Mike Wallace’s Journey From Rogue to Respectable

NEW YORK - SEPTEMBER 19: Mike Wallace attends the Henry A. Grunwald Awards Luncheon on September 19, 2007 in New York City. (Photo by Andrew H. Walker/Getty Images) *** Local Caption *** Mike Wallace
Photo: Andrew H. Walker/2007 Getty Images

Mike Wallace, who died this weekend at a nursing home in New Canaan, Connecticut, at 93, was as controversial as a lot of the newsmakers he interviewed, and just as infuriating. He was also an example of the notion that if you do something long enough and at a high enough level of visibility, you will eventually seem like a monument to Old Guard values, even if you spent part of your career on the leading edge of the new and disreputable.

The longtime 60 Minutes correspondent grew to be seen as a beloved veteran, an emblem of a more thorough and responsible era in TV journalism, but from his days as an ambitious young interviewer on local New York television through his lengthy stint on 60 Minutes, large numbers of people had major misgivings about how he did things. His icy intensity made him seem like an actor playing the role of TV newsman — which, in a sense, he was; before transitioning into the interviewing game in the late 1950s, Wallace was a stage actor, game show host, radio announcer, and commercial pitchman. Not even Edward R. Murrow had such hammy flair or such an exquisite sense of how to modulate it from one second to the next. Wallace didn’t just work for 60 Minutes, he starred in it; Don Hewitt’s influential CBS newsmagazine became a success by framing its news segments as minidramas, a tactic that brought accusations that it amped up and oversimplified conflict to make viewers feel like spectators at a boxing match. Wallace’s fantastically long career ensured that he died respected, but he didn’t actually become respectable until sometime in the nineties. He was a controversial figure throughout most of his career, and in the first couple of decades of its seemingly endless run, 60 Minutes was the Hard Copy of network television.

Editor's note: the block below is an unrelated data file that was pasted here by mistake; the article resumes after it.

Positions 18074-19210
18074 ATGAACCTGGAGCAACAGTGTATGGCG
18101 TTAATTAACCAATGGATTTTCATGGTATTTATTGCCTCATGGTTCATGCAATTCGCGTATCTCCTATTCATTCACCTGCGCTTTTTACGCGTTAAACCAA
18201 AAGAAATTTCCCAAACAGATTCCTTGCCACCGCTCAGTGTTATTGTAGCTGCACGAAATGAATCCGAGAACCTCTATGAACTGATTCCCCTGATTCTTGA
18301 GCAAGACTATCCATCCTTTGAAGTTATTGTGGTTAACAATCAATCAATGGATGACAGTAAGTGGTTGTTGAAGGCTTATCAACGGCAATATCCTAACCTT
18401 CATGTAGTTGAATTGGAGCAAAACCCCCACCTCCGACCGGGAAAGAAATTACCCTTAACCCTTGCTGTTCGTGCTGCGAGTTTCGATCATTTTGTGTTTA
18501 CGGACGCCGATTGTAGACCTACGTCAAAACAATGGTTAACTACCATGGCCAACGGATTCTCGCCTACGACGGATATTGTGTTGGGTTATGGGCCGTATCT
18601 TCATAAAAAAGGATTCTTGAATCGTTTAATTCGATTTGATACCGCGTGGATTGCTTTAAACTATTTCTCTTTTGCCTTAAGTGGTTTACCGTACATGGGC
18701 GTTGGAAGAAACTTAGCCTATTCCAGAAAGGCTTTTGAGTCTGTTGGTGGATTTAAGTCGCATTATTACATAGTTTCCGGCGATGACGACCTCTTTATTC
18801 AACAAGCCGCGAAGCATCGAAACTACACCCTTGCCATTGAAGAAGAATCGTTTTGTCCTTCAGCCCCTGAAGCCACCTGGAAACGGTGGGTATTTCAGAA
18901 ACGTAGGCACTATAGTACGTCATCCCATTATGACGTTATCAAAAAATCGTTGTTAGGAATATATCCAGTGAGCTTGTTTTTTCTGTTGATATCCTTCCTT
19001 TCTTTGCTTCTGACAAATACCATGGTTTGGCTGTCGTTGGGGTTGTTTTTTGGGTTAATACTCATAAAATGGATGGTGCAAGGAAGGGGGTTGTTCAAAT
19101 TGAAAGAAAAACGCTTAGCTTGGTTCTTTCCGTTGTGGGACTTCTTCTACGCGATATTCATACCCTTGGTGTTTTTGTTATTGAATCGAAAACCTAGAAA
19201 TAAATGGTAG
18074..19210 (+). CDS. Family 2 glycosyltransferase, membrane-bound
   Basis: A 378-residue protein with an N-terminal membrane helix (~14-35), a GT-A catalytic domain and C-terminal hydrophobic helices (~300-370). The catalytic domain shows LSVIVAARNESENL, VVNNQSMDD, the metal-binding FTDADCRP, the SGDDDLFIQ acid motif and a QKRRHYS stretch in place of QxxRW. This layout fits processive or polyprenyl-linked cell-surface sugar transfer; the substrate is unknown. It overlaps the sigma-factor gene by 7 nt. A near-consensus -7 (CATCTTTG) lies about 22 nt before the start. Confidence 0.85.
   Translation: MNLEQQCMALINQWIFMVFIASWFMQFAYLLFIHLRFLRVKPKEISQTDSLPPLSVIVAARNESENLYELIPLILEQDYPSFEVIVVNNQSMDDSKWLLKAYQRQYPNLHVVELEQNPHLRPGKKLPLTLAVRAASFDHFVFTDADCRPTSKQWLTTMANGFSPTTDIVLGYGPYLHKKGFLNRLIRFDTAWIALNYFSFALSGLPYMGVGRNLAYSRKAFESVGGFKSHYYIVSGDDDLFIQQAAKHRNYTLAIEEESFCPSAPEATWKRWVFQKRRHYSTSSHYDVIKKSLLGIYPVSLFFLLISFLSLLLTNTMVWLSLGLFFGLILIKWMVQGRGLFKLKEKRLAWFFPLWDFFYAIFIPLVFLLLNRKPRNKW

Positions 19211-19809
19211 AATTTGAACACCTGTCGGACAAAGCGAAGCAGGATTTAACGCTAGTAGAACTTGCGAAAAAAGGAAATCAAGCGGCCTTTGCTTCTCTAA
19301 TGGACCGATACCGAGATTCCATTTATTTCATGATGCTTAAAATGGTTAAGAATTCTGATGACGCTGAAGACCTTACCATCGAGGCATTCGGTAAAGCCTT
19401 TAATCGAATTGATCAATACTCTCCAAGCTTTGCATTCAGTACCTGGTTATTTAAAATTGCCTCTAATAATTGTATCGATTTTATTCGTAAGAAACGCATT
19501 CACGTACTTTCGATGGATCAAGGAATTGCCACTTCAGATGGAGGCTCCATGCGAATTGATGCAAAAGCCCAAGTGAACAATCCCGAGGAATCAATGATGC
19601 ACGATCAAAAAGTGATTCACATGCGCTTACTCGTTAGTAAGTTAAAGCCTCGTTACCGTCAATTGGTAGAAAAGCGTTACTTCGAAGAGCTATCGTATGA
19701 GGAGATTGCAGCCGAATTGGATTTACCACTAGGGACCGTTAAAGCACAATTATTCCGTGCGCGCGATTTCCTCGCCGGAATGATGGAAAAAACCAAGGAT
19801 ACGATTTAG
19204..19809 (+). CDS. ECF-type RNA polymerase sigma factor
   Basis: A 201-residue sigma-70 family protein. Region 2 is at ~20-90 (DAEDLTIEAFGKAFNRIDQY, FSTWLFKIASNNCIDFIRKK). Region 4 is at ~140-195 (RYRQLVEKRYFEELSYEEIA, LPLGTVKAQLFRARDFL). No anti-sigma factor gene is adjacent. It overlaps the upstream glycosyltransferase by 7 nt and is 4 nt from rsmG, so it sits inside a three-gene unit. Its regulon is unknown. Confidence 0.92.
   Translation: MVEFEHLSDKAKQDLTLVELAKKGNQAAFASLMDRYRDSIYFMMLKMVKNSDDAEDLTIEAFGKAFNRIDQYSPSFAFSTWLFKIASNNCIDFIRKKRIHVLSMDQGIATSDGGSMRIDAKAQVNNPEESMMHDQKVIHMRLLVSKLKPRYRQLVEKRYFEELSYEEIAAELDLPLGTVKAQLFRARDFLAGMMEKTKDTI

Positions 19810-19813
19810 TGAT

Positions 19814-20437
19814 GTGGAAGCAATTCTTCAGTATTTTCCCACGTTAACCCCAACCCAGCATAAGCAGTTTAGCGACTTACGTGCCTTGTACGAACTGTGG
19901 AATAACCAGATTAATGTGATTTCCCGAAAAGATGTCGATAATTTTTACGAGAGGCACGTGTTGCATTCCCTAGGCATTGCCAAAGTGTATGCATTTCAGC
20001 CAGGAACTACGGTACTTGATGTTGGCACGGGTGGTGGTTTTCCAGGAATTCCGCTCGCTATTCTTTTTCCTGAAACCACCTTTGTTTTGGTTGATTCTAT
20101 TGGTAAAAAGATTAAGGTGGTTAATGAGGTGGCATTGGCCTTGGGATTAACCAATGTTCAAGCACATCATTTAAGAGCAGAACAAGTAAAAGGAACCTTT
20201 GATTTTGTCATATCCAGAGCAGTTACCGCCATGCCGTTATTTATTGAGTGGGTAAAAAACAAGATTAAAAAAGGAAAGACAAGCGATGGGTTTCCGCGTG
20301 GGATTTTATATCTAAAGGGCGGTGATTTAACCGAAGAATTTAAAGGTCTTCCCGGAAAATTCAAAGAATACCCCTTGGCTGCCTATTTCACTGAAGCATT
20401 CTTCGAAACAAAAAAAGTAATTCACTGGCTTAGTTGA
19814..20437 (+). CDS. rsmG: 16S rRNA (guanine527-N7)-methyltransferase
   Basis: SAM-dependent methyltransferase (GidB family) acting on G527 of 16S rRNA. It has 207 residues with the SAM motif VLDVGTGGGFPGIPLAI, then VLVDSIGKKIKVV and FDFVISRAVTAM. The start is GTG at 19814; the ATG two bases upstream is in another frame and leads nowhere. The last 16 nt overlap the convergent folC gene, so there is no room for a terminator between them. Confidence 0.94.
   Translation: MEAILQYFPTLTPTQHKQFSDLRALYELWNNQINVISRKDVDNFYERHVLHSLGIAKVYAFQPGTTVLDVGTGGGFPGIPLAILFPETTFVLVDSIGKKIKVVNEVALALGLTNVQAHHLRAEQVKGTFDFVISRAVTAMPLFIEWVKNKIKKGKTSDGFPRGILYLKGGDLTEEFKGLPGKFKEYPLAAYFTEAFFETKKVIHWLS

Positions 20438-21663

Back in the 1970s, Wallace and the 60 Minutes gang perfected the idea of the so-called “ambush interview,” wherein a TV news team would surprise a newsmaker outside his office or home and pepper him with questions, the more inflammatory the better. (Wallace never actually jumped out of any bushes, though; that was just a hyperbolic joke that somehow became fact in people’s minds, and when I interviewed Wallace for the Star-Ledger about fifteen years ago, that was one of the first myths that he wanted to debunk.) The newsmagazine also did hidden camera stings that caught thieves or corrupt public officials in the act of doing, or seeming to do, nefarious things. As David Blum writes in Tick, Tick Tick…The Long Life and Turbulent Times of 60 Minutes, the show “had been influenced as much by contemporary print media as by anything else then on national television. While Life magazine was Hewitt’s stated model, more often the show resembled the weekly city publications that became popular across the country in the late 1960s. The show’s fascination with rip-offs and restaurants, drugs and sex, echoed the alternative press, or even New York Magazine, at that moment a hot new weekly under the leadership of its own innovative editor, Clay Felker.” Geraldo Rivera, who was then a young, long-haired troublemaker on ABC’s rival newsmagazine 20/20, took things even further, transforming an already provocative reporting style into sleazy street theater, going undercover to expose “bad guys” like a scruffy 1970s TV cop.